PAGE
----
Château de Carles: a grand cru in all but name

chateau de carles

The Fronsac appellation might not have any Grands Crus, but if it did, it would have to be Haut-Carles! Robert Parker isn’t mistaken in awarding this great wine 92/100; it is more than capable of rivalling its prestigious neighbours in Saint-Emilion.

Château de Carles launched their prestigious Haut-Carles wine in 1994 to rival with the prestigious growths of its neighbouring Pomerol and Saint-Emilion. It’s the property’s flagship wine, a selection of parcels rather than a ‘cuvée spéciale’. The Fronsac appellation is one of the wine world’s best kept secrets. Its superb, hilly terroirs, bordering those of Saint-Emilion, produce wines which are full of life and character. Professor Henri Enjalbert, eminent geographer at the University of Bordeaux, called this terroir, “the birthplace of the great Libourne Bordeaux wines.”

The castle, the construction of which began during the hundred-year-war, has existed in its current, fortified form since the early 15th century château became popular with great thinkers and literary figures, and was frequented by writers such as Boétie, who was married to Marguerite de Carles, and Montaigne. In the 18th century, Guillaume de Castaing took the helm, then passed the property down to his son Antoine. His daughter Constance with husband Stéphane Droulers have managed the domain since 1983.

The current owners, Constance and Stéphane Droulers immediately set their sights very high: “Our ambition is to do anything necessary to restore Domaine de Carles and its wines to their former glory. In the 19th century, Fronsac wines – with Carles at the top – had better reputations than Pomerol and were on level-pegging with Saint-Emilion.”

The domains vines span 20 hectares. The vineyard is, for the most part, south-facing, with clay-limestone and clay-silica soils which dominate the Isle valley, protecting the vines from hot spells. The dominant variety is Merlot (90%), with a small amount of Cabernet Franc (5%) and Malbec (5%). The average age of the vines is between 30 and 35 years old.

Each parcel is harvested individually when the grapes are perfectly ripe, usually in October. The grapes are sorted upon entering the winery, and any grapes which are not absolutely perfect are removed. They then undergo pre-fermentation at low temperatures for six to ten days before undergoing alcoholic fermentation. The wine is then transferred to barrels where it matures to 18 to 24 months in an air-conditioned élevage cellar. A high proportion of Haut-Carles is vinified in 500-litre oak barrels, lending the tannins roundness and silkiness.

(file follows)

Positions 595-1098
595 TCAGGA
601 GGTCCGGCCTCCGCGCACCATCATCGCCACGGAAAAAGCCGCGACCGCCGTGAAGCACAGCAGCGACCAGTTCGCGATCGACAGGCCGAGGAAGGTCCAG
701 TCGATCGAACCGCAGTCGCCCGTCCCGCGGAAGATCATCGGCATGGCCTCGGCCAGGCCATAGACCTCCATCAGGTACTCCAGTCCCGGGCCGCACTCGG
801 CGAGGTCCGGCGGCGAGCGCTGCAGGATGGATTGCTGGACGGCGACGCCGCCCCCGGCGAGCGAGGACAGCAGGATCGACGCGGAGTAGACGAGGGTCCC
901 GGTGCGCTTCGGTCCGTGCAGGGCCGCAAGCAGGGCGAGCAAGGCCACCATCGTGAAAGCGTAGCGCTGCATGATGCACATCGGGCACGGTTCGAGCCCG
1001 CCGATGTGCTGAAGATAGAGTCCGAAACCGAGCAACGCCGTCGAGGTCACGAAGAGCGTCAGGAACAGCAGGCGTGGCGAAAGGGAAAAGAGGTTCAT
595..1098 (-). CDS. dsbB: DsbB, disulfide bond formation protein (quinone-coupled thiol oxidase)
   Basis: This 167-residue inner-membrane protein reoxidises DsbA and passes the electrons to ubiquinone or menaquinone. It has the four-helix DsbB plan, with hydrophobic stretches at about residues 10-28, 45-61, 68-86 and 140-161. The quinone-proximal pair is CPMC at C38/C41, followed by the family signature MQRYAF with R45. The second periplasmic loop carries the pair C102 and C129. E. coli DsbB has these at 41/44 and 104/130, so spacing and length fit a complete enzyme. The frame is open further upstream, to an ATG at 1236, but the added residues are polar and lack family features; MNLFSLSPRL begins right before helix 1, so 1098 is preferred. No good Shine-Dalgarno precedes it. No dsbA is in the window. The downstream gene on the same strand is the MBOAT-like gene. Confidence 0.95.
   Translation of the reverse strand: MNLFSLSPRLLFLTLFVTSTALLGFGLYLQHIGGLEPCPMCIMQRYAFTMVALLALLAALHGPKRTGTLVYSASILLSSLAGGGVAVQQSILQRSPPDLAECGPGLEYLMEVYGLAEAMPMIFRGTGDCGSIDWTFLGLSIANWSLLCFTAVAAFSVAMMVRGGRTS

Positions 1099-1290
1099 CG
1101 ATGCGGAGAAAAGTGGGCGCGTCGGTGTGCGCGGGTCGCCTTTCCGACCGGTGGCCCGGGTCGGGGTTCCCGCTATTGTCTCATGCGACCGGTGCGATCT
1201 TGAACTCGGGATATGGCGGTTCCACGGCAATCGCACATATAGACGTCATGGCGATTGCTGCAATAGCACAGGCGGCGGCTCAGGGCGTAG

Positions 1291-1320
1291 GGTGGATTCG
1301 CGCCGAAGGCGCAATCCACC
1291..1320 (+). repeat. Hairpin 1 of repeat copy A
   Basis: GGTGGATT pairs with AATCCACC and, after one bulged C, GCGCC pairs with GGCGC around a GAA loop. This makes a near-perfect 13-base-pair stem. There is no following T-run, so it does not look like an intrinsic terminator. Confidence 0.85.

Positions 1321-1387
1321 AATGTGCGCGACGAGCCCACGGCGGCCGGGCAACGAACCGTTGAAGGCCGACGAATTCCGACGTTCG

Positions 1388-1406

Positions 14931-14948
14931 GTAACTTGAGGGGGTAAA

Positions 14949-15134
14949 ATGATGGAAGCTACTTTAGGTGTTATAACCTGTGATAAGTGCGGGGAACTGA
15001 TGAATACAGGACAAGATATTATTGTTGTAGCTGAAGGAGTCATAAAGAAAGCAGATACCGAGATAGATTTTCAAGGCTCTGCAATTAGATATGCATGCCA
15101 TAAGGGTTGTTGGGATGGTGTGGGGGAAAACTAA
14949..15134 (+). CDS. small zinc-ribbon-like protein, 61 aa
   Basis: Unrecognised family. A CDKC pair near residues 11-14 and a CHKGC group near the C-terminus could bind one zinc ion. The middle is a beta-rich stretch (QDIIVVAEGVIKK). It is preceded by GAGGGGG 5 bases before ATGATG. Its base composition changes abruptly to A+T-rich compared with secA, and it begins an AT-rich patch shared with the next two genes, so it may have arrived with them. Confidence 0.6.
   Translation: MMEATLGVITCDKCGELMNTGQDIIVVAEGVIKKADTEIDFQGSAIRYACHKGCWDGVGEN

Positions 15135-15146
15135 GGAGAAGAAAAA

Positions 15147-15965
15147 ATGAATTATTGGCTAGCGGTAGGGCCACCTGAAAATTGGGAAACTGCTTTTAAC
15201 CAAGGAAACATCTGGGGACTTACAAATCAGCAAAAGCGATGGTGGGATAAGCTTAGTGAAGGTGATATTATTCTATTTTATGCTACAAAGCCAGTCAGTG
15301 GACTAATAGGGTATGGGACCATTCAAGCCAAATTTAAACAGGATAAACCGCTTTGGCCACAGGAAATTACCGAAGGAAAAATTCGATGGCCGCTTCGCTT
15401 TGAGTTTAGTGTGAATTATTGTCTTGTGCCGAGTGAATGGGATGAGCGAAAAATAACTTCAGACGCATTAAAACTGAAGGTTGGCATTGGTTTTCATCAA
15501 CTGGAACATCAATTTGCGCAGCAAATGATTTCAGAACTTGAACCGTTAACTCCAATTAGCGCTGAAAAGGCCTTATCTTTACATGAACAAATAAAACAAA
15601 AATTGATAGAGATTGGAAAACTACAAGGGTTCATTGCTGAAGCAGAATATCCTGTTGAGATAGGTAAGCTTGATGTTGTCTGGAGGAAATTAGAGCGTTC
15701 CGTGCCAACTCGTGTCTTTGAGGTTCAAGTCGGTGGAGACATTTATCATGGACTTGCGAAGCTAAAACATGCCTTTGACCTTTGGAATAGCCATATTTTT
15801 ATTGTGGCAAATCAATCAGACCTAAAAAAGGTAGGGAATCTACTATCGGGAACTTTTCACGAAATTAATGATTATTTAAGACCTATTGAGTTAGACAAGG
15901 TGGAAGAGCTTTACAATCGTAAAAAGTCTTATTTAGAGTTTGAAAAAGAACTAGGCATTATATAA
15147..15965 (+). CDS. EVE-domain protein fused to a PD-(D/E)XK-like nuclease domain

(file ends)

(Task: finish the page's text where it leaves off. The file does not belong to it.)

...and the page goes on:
CHÂTEAU DE CARLES WINES CURRENTLY FOR SALE

Château de Carles

Château de Carles is a deep and flamboyant Fronsac wine. The bouquet develops aromas of tobacco and spices. The palate is full, ripe, and impresses by its length.

Château Haut Carles

Keen to rival Bordeaux’s finest wines, the Droulers created a new wine in 1994: Haut-Carles. It is produced from Château de Carles’ best plots, harvested by hand and vinified in a brand new vat room that was installed in 2003, which operates entirely by gravity in order not to damage the grapes. Haut-Carles’ is then aged in barrels for 18 to 24 months.

 

WHAT THE GUIDES SAY ABOUT CHÂTEAU DE CARLES:

The Revue du Vin de France 

“Banker Stéphane Droulers created the cuvée Haut-Carles in 1994 in order to express the best of the terroir of château de Carles. This very personal, elegant expression of terroir ages with absolute harmony. The 2012 is superbly velvety, with lovely fruity aromas. A real treat. Haut-Carles is one of the finest wines in the appellation, offering much depth and a pleasant sapidity on the finish.”

Bettane & Desseauve 2016 

“This 20-hectare vineyard which overlooks the Isle valley was entirely renovated, helping it to bring out its best. Haut-Carles is the domain’s top cuvée, with a resolutely modern, complete style and great aging potential. Having, since 2007, received the advice of Jean-Luc Thunevin and Alain Reynaud (two very important figures in the Libourne winemaking scene) as well as Jean-Philippe Fort, a talented enologist employed by Michel Rolland, these wines have but gained in quality and precision. »

 

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